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UCSF Breaks Ground for Its New Clinical Cancer Building

UCSF Breaks Ground for Its New Clinical Cancer Building

SAN FRANCISCO--Groundbreak-ing ceremonies were held July 7 for a long-awaited building to house the clinical cancer programs of UCSF (University of California, San Francisco) Stanford Health Care. UCSF Chancellor J. Michael Bishop, MD, delivered the opening remarks.

Included in the five-story, 88,000 square-foot facility (see figure) will be a state-of-the-art radiation therapy center; a patient-oriented breast care center that will include diagnostic and cancer risk evaluation services; and integrated programs for melanoma and prostate, lung, gynecologic, and other cancers. The facility will also have an infusion center for chemotherapy and doctor’s offices, and will offer overhead walkway access to the UCSF/Mount Zion Medical Center.

The building is scheduled for completion in 1999 and has a total project cost of $42.5 million, including $10 million to be obtained through private fundrais-ing and the rest through bond financing approved by the University of California Board of Regents.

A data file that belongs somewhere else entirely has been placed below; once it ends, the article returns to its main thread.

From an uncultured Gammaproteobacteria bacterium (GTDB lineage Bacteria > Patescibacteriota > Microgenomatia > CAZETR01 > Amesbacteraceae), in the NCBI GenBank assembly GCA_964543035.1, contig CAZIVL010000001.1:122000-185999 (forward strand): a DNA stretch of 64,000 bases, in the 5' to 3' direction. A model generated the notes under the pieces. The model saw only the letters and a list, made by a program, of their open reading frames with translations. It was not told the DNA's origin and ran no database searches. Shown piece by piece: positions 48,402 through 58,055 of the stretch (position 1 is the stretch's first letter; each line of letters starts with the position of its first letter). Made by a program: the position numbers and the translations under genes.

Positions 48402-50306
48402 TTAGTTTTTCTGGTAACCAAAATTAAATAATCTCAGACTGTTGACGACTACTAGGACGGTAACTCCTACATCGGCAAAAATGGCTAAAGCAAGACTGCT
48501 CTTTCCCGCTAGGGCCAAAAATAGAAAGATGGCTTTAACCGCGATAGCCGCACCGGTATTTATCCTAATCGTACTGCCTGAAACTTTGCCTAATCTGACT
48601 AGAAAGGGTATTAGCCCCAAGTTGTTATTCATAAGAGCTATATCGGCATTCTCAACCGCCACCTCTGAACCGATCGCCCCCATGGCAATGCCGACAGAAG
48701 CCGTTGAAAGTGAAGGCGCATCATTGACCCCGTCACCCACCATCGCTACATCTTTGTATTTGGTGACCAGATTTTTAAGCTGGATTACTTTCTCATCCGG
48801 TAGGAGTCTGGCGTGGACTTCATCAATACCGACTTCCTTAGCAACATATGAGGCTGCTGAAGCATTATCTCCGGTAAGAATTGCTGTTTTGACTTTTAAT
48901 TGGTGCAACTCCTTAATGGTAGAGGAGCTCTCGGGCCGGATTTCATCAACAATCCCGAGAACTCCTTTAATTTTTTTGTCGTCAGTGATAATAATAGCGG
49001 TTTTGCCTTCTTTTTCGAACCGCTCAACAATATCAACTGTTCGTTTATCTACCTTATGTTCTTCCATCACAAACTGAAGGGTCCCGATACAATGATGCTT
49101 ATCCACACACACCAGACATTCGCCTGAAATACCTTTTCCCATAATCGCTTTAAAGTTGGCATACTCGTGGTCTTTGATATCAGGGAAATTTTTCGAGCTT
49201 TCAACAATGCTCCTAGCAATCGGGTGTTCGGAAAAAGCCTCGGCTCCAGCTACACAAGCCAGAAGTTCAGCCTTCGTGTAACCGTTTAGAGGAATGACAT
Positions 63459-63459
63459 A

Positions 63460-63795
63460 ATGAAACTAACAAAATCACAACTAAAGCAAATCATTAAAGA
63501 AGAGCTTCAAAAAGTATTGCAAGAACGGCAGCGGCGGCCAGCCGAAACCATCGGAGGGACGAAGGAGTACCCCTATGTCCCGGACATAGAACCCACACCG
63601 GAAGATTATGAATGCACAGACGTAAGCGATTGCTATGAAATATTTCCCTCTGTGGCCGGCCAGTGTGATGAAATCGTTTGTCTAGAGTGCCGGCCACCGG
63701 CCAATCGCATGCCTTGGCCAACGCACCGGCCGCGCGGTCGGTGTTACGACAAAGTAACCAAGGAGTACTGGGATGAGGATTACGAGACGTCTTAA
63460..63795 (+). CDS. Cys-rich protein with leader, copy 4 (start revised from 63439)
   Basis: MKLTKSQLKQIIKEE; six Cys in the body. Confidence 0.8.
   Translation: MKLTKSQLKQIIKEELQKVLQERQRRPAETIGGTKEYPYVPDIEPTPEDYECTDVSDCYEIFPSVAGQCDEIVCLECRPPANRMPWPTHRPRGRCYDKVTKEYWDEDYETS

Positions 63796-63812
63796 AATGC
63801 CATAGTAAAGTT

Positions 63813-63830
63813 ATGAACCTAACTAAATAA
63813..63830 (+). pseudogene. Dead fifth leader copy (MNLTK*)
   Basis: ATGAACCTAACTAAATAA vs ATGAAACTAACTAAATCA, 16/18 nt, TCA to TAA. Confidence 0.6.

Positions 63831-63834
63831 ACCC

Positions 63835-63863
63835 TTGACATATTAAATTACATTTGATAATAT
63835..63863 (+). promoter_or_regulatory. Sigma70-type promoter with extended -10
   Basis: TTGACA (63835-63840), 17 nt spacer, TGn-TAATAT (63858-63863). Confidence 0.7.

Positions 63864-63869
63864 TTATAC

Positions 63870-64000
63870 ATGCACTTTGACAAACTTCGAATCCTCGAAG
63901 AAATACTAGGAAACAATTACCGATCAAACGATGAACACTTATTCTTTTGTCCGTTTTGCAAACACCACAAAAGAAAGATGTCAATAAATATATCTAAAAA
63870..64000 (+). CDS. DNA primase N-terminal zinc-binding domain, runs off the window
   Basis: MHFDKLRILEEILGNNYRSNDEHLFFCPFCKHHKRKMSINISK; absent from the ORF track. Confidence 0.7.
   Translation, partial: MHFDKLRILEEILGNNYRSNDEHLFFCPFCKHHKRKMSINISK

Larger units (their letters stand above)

The new facility will function as a clinical complement to the cancer research building that opened its doors at UCSF/Mount Zion in 1997. The synergy and collaboration of this arrangement is a hallmark of UCSF’s cancer programs.

"UCSF has a strong combination of basic scientists and clinical scientists working together, which is unique compared to other centers in the country," said Frank McCormick, PhD, FRS, director of the UCSF Cancer Center and Cancer Research Institute. "The new building will help to develop a structure that encourages dialogue between lab and clinical scientists and therefore encourages translation of laboratory research into new therapies."

One of the goals of the UCSF Cancer Center is to become the first NCI-designated cancer center in Northern California. UCSF is submitting its grant application this October.

 
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